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Inter Parfums Inc (NASDAQ:IPAR)
Q3 2020 Earnings Call
Nov 10, 2020, 11:00 a.m. ET

Contents:

  • Prepared Remarks
  • Questions and Answers
  • Call Participants

Prepared Remarks:

Operator

Ladies and gentlemen, thank you for standing by. Greetings and welcome to the Inter Parfums Third Quarter 2020 Earnings Conference Call. [Operator Instructions] As a reminder, this conference is being recorded.

It is now my pleasure to introduce your host, Russell Greenberg, Executive Vice President and Chief Financial Officer of Inter Parfums. Thank you, sir. You may begin.

Russell Greenberg -- Chief Financial Officer

Thank you, operator. Good morning and welcome to our 2020 third quarter conference call.

As usual, I must again read the following. This conference call may contain forward-looking statements, which involve known and unknown risks, uncertainties and other factors that may cause actual results to be materially different from projected results. These factors include, but are not limited to, the risks and uncertainties discussed under the heading Forward-Looking Statements and Risk Factors in our Annual Report on Form 10-K for the year ended December 31, 2019, the Quarterly Report on Form 10-Q for the third quarter ended September 30, 2020, and other reports we file from time to time with the Securities and Exchange Commission. We do not intend to and undertake no duty to update the information discussed.

And, of course, just a reminder, when we refer to our European-based operations, we are primarily talking about sales of prestige fragrance products conducted through our 73% owned French subsidiary, Interparfums SA. When we discuss our US-based operations, we are primarily referring to the sales of prestige fragrance products conducted through our wholly owned domestic subsidiaries.

Because of the recent weakness in the value of the dollar versus the euro, I would also like to remind listeners that a weak US dollar has a favorable impact on our net sales, while gross margins are negatively affected. This is because over 40% of net sales of our European operations are denominated in US dollars, while almost all costs of those operations are incurred in euro. The average dollar-euro exchange rate for the third quarter was $1.17 as compared to $1.11 in the third quarter of 2019. That also compares to the $1.10 in the second quarter of 2020.

Needless to say, we were very pleased with our third quarter results. Rather than reread the news release that we issued yesterday afternoon, let me tell you what we think are the important takeaways. On a 16% decline in comparable quarter sales and a weaker dollar, our gross margin expanded 70 basis points. SG&A rose only 30 basis points, yielding a 30 basis point improvement in our operating margin.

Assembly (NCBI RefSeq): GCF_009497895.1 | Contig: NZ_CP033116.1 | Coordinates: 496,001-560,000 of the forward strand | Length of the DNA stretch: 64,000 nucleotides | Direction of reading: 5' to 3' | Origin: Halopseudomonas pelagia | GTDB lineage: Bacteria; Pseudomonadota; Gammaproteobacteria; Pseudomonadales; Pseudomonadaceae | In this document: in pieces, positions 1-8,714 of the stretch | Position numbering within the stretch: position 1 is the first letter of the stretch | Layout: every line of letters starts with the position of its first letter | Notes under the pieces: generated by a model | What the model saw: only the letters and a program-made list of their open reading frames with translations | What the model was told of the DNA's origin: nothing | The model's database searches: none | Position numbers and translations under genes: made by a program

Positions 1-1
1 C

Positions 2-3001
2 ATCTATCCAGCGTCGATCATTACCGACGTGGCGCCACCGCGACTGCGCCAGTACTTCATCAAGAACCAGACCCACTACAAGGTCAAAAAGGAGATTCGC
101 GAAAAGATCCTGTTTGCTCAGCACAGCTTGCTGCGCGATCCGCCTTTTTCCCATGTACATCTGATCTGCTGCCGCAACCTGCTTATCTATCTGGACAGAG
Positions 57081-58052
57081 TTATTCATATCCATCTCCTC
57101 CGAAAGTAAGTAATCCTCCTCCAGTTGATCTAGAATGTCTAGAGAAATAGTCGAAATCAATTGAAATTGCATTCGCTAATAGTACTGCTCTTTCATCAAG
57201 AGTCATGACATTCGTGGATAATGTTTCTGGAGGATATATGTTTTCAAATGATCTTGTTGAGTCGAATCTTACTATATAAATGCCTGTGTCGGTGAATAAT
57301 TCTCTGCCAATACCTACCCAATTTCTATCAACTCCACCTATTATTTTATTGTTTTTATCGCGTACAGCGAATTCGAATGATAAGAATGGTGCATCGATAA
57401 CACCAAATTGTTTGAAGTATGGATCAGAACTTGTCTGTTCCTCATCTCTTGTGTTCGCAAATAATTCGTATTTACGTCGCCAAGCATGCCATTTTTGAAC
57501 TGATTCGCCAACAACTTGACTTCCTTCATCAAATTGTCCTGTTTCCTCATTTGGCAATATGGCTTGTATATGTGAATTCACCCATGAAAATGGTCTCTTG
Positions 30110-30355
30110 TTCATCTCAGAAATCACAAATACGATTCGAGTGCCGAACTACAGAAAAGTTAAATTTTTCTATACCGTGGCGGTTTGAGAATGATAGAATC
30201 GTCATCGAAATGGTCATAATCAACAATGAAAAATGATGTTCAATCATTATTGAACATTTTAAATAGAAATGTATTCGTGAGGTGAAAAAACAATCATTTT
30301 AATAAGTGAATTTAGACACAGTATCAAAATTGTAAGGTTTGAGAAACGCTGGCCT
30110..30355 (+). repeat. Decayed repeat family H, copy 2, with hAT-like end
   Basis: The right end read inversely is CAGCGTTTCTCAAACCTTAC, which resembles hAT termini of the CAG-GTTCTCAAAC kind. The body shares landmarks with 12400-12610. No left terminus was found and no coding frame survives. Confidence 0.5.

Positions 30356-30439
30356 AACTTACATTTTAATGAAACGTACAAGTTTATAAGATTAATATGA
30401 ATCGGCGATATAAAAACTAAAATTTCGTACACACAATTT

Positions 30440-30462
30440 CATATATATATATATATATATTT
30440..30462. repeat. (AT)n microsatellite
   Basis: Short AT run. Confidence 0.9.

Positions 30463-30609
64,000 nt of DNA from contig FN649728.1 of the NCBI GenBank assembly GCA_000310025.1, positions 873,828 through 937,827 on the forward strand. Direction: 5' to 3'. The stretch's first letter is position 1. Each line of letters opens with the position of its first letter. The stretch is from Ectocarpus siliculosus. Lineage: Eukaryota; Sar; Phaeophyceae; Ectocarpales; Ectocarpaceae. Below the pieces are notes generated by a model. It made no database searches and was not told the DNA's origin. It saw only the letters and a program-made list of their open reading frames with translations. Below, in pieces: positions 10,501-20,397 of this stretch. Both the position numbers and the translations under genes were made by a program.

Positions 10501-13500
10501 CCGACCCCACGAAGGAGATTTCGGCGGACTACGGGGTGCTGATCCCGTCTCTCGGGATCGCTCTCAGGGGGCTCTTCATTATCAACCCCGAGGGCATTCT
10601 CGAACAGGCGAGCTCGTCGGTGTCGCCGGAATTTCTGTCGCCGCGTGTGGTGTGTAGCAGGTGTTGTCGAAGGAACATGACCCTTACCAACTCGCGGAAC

Even with social distancing restrictions, the reopening of stores brought customers back. And to add to that, a swelling e-commerce sales by our retail and e-tail customers. As a result, our sales increased in each month since April. Admittedly, the 2020 second quarter was an aberration, but humanly, as I compare the third quarter to the lows of the second quarter. Third quarter sales increased 224%, and despite the headwind of the nearly 6% decline in the average euro-dollar exchange rate, gross margin rose 630 basis points. Positive leverage resumed in our third quarter operating margin, which came in at 19.5%, which actually slightly exceeded the 19.2% achieved in the corresponding period of the prior year.

For our European operations, the third quarter gross profit margin was 62.4% as compared to 62.8% in last year's third quarter, with the weakened dollar responsible for most of that decline. As we discussed on our last conference call, the assumption of a return liability for products sold by a former licensee of a brand license, which we acquired in 2019 put a drag on the nine-month gross profit margin, which came in at 62.3% in the current period versus 64.7% through the first nine months of 2019.

For our US operations, third quarter gross profit margin was 52.5% up from 51% in the prior year's third quarter, and that modest improvement was basically attributed to product mix.

Without furloughing or discharging employees and without compromising our business plans or future growth prospects, we were able to cut expenses, rightsizing our operations to the lower sales volume. As we reported yesterday, SG&A expenses were reduced by 15.4% as compared to last year's third quarter and represented 41% of net sales, just slightly more than the 40.7% in the third quarter of 2019.